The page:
In order for forensic fibre examiners to fully utilize fibre and textile evidence during their analysis, they require not only specialised forensic knowledge but also in-depth knowledge of fibres, yarns and fabrics themselves. Production, both the chemical and physical structure, and the properties of these materials is required in order to determine the value of fibre evidence. This includes knowing production figures, fashion changes, sudden arrivals of new materials, dye variability, and numerous other factors that may have a bearing on the information obtained.
Fully updated with the latest advances, Forensic Examination of Fibres, Third Edition continues in the tradition of the First (1992) and Second Editions (1999) as the premier text on the subject of forensic fibre analysis. The international team of contributing authors detail the recovery of the evidence—through the different stages of laboratory examination—to the evaluation of the meaning of findings. The coverage has been considerably expanded, and all material, has been revised and wholly updated. Topics covered include examining damaged textiles, infrared microspectroscopy and thin layer chomatography, and colour analyses.
This edition also highlights the critical role of quality assurance in ensuring the reliability of the technical observations and results, and, in doing so, looks at the implications of supervisory managers and labs in the accurate and responsible analysis of such evidence.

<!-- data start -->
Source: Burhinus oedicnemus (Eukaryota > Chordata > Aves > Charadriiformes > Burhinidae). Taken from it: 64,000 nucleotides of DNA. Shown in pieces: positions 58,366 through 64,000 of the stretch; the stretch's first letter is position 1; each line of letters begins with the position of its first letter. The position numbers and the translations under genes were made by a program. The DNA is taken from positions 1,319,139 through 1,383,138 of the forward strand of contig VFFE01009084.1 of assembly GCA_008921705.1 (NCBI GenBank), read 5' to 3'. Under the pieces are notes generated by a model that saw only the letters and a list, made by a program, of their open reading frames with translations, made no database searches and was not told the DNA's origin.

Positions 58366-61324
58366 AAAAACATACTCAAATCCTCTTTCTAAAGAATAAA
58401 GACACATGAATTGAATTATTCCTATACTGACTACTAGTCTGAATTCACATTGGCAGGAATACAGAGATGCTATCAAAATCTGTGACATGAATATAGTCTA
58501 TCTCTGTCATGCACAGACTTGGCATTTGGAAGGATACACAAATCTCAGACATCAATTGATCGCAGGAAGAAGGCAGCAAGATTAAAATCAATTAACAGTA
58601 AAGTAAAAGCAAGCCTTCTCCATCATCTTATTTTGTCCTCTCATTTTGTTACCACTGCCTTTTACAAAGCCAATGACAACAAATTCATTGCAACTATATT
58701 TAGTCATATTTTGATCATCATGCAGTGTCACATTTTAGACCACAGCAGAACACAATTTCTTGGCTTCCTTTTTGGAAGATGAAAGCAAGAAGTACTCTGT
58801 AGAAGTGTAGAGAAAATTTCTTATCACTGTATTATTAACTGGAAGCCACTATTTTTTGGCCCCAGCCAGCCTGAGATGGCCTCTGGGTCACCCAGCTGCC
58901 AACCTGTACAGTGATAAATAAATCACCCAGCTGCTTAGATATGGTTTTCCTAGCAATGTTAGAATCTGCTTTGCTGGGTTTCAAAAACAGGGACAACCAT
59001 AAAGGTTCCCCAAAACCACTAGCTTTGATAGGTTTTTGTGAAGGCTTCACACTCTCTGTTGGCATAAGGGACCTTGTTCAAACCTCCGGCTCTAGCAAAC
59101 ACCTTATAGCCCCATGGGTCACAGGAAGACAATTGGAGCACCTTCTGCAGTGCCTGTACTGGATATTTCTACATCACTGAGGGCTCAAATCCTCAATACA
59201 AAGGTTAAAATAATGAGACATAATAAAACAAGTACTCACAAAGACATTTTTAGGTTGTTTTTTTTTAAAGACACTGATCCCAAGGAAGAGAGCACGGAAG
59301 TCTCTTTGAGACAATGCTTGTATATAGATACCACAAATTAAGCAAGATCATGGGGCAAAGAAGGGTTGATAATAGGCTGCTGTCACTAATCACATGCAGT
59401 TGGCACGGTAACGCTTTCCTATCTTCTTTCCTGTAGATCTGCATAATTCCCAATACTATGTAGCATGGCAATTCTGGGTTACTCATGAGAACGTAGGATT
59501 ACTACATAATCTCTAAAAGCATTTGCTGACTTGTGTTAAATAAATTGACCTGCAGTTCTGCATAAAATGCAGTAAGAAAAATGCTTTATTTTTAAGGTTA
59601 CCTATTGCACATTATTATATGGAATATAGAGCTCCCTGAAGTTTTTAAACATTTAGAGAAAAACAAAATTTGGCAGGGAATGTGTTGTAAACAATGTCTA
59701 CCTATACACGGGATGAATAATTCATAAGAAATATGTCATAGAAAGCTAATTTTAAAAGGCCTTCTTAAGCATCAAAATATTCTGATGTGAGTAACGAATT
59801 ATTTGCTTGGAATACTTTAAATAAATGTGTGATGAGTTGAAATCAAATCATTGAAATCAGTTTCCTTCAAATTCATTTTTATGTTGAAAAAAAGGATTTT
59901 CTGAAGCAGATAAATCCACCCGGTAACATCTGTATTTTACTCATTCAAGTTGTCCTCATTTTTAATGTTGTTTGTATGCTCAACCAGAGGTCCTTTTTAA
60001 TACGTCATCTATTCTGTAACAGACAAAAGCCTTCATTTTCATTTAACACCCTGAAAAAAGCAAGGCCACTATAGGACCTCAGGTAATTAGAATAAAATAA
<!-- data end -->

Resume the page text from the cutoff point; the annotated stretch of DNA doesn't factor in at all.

- Outlining evidentiary process from collecting and preserving the evidence at the crime scene through the laboratory analysis of fibres
- Detailing the latest developments and emerging technologies including Kevlar and other such advances in fibre technology
- Coverage of a broad array of fibres both, natural (cellulose, protein, and mineral) and man-made fibres including synthetic, inorganic and regenerated
Forensic Examination of Fibres, Third Edition is a much-needed update to the classic book, serving as an indispensable reference to crime scene technicians, laboratory forensic scientists and microscopists, students in police, forensic, and justice science programs.